State to open vaccine eligibility to all Rhode Islanders 16+ on Monday

PROVIDENCE, R.I. (WLNE) – Rhode Island is on track to open vaccine eligibility to all adults over the age of 16 on Monday, but not everyone will be able to book an appointment in the first week, the state said.

Tom McCarthy, executive director of the state’s COVID response, said in Thursday’s COVID briefing that roughly 258,000 people are part of the 16-39 age group in Rhode Island and “not everyone will get an appointment that first week.”

The state is releasing 16,000 appointments on Friday at 5 p.m. and additional appointments on Tuesday at 9 a.m. through the state’s vaccine portal.

Starting Monday, RIPTA will provide free transportation to anyone going to and from vaccination sites, Governor Dan McKee announced.

“We know that transportation can be a big barrier to getting people vaccinated,” said McKee.

McKee said more than 300,000 Rhode Islanders have been fully vaccinated and the state vaccinated roughly 50,000 people last week.

“Rhode Island continues to be a national leader in seniors vaccinated. We’re up to 78% of seniors vaccinated in the state of Rhode Island,” said McKee.

Also discussed Thursday was how the state is following federal guidance to pause the use of the Johnson & Johnson vaccine. McCarthy said the state received 59,000 doses of vaccine this week, 2,000 of that doses of the Janssen vaccine. He said they will store it, along with next week’s allotment of 700 doses.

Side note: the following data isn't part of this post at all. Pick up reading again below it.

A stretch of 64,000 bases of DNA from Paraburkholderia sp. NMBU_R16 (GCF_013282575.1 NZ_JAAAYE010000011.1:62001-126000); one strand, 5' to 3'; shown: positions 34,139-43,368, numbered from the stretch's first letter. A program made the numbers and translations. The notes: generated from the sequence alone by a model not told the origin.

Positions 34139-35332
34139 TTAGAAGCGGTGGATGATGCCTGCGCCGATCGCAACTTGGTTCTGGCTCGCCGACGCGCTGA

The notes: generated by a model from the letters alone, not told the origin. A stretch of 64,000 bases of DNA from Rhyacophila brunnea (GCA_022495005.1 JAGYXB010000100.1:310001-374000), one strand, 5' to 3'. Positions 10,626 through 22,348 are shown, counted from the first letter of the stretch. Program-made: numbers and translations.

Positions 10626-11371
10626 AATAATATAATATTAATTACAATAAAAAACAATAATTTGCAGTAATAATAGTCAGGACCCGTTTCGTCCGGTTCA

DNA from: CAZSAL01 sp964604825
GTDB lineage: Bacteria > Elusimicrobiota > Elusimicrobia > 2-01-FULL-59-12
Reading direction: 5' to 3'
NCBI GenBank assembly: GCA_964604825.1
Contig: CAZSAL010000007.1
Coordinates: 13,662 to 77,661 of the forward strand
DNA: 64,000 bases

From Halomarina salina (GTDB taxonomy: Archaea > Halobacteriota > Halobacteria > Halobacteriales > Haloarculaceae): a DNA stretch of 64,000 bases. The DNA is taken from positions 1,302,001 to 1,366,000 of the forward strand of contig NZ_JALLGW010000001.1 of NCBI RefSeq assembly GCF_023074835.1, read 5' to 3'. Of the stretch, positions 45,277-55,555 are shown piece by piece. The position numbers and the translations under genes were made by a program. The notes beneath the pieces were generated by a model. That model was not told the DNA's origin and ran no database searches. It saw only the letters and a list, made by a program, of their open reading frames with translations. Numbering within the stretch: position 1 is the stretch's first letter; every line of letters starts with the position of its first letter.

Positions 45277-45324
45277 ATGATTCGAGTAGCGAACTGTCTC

“We’ll hold this vaccine, refrigerate it, Johnson and Johnson can be stored for up to three months, so we’re able to store this until officials at the federal level have completed their review,” McCarthy said. “In the near term, we don’t expect this Johnson & Johnson vaccine issue to significantly affect our projections or ability to hit our planning targets.”

Dr. Nicole Alexander-Scott, director of the Rhode Island Department of Health (RIDOH), assured people who’ve received the Johnson & Johnson vaccine in Rhode Island, saying the risk is extremely low for blood clots, adding that all vaccines are safe and work at preventing COVID-19.

“Among people who have been fully vaccinated, only 0.1% have later gone on to test positive for COVID-19. Another way of saying that is, of the people who have been fully vaccinated, 99.9% have not gotten COVID-19. That tells you how effectively the vaccines work,” said Dr. Alexander-Scott.

The state is starting to see a rise in people being no-shows and canceling vaccine appointments at the last minute at state-run sites. McCarthy asked people to cancel their appointments through their confirmation email if they are receiving a vaccine elsewhere.

“This may be because people are getting multiple appointments, forgetting to cancel, because they’re using an appointment at CVS and not using their appointment at a mass vaccination site.”

McCarthy said the state is still on track to have 70% of Rhode Islanders receive their first dose by May 15.

“Monday is gonna be a big day on that journey to 70%,” he said.

McCarthy added that there may be a small number of appointments available Monday from Friday’s push of new appointments, but more will be added Tuesday.

“In that new eligibility group, there are 258,000 Rhode Islanders that still need to be vaccinated. So what that means is not everyone will get an appointment that first week,” he said. “There will be a dose for everyone who wants to get vaccinated.”

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Categories: Coronavirus, News, Regional News, Rhode Island